27,332 CEC Applicants Just Got Invited to Apply For Permanent Residence, And I’m Not At All Happy About It

by Ronalee Carey Law

February 2021

In an unprecedented and shocking move, the Canadian government has just invited 27,332 individuals who qualified for the Canadian Experience Class to apply for permanent residency in Canada.  The comprehensive ranking system score of the lowest-ranked candidate was 75.    You read that right, seventy-five.

At first, I thought it must be a technical error.  Invitations to apply for permanent residence are sent out electronically.  On Twitter, a colleague posted that she thought IRCC’s computers must have been hacked.  But then I did the math.  Someone with 1 year of Canadian work experience in a NOC B level position, with Canadian Benchmark Level 5 in all areas on their language test would have a score of 64.  In one swoop, all or at least most individuals with an active Express Entry profile who qualified for the CEC won the lottery for the Canadian dream.

Why am I not happy about this gift handed to thousands?  Don’t take me wrong, I’m very happy for all those who were selected today.  It’s just that very few of them are clients of mine.

As all reputable lawyers do, I advise prospective immigrants whether they are likely to be invited for permanent residency based on their CRS score, IRCC’s immigration levels plan for the year, and past draws.  To tell people to set up a profile when there is no reasonable prospect that they will be selected would be professionally negligent.  I have had people come to me asking me how to improve their score when an ‘agent’ took thousands of their dollars to set up their profile.  For the price of a consultation fee, I dash their hopes and dreams.

What IRCC has now done is stir up more hopes and dreams.  Thousands and thousands of individuals who qualify for the Canadian Experience Class will set up profiles, hoping that IRCC will do another large draw.  But IRCC has not made any commitment to do so, only justifying the draw by saying it was to ‘acknowledge their contributions - many on the front lines’.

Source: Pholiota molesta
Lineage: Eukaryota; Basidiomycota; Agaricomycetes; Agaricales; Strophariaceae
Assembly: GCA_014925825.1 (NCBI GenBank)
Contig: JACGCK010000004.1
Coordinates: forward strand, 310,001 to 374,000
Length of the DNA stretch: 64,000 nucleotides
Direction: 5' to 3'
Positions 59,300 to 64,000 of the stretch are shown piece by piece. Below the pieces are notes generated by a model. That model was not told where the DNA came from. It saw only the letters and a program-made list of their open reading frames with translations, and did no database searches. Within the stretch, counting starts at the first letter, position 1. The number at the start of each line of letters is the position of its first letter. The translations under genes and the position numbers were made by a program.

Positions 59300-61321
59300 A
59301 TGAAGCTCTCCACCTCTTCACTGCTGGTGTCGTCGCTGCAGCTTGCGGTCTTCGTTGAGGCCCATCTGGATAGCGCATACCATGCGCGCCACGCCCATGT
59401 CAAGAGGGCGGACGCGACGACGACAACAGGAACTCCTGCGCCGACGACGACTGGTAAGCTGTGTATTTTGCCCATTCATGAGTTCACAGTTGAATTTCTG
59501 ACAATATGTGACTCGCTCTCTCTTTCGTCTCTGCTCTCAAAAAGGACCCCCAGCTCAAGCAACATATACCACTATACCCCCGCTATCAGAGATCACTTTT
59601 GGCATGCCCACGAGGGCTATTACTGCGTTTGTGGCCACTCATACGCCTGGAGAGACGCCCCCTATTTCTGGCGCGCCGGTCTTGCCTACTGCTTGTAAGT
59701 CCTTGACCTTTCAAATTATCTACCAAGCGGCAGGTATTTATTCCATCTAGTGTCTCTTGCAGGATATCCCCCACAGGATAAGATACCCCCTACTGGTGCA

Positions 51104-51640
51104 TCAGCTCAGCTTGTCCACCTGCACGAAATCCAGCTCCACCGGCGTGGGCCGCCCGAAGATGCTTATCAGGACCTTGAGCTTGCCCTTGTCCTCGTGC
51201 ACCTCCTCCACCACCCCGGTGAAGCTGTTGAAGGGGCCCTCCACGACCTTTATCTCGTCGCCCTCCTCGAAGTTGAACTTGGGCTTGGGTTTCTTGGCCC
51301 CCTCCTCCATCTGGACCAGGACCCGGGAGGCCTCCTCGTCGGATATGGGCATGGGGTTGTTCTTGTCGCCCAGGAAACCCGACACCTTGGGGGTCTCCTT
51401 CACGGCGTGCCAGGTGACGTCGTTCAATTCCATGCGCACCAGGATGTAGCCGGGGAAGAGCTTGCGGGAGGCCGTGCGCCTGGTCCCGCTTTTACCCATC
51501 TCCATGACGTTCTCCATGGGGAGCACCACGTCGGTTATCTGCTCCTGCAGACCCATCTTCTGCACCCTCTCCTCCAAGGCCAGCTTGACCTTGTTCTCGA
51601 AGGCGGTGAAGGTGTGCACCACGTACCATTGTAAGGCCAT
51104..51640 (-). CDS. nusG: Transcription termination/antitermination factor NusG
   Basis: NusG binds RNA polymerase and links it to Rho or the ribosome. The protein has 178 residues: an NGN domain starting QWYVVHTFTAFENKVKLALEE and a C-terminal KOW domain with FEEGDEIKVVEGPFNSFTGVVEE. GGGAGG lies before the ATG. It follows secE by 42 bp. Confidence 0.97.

And what of self-employed applicants who have been working in Canada, but who don’t qualify for the Canadian Experience Class?  Physicians paid directly by government health insurers are self-employed.  They are on the front lines of the pandemic, and yet will not be rewarded with permanent residency.

Even the timing of the draw is suspect.  Why a Saturday of a long weekend?  There is simply no transparency. 

Having now invited 27,332 individuals to apply for permanent residence, IRCC will now have to process those applications.  I have a couple who applied under the Spouse or Common-Law Partner in Canada Class on August 17, 2018.  The sponsored partner is an international student, working on her Ph.D.  She has no medical issues or criminal records.  The sponsor was approved in April 2019.  And yet, we still wait for a final decision.  I have clients who submitted Express Entry applications in 2019 who are still waiting for their permanent resident status.  

IRCC had hoped to approve 341,000 individuals for permanent residency in 2020.  The final numbers aren’t out yet, but we know it was substantially less.  To compensate for 2020’s low numbers, the target for 2021 is 401,000.   With the pandemic still affecting international travel, it is understandable that bold moves will be necessary.

I would like assurances that those with applications already in process will be prioritized.  I would like the 27,332 new applicants to be given a realistic timeframe for processing of their applications.  I would like potential CEC applicants, those rushing today to set up profiles, to know whether there is a chance for them too.  I would also like recognition that self-employed experience is still experience, and if gained in Canada, should come within the Canadian Experience Class. 

And then, maybe I’ll be a little happier. 

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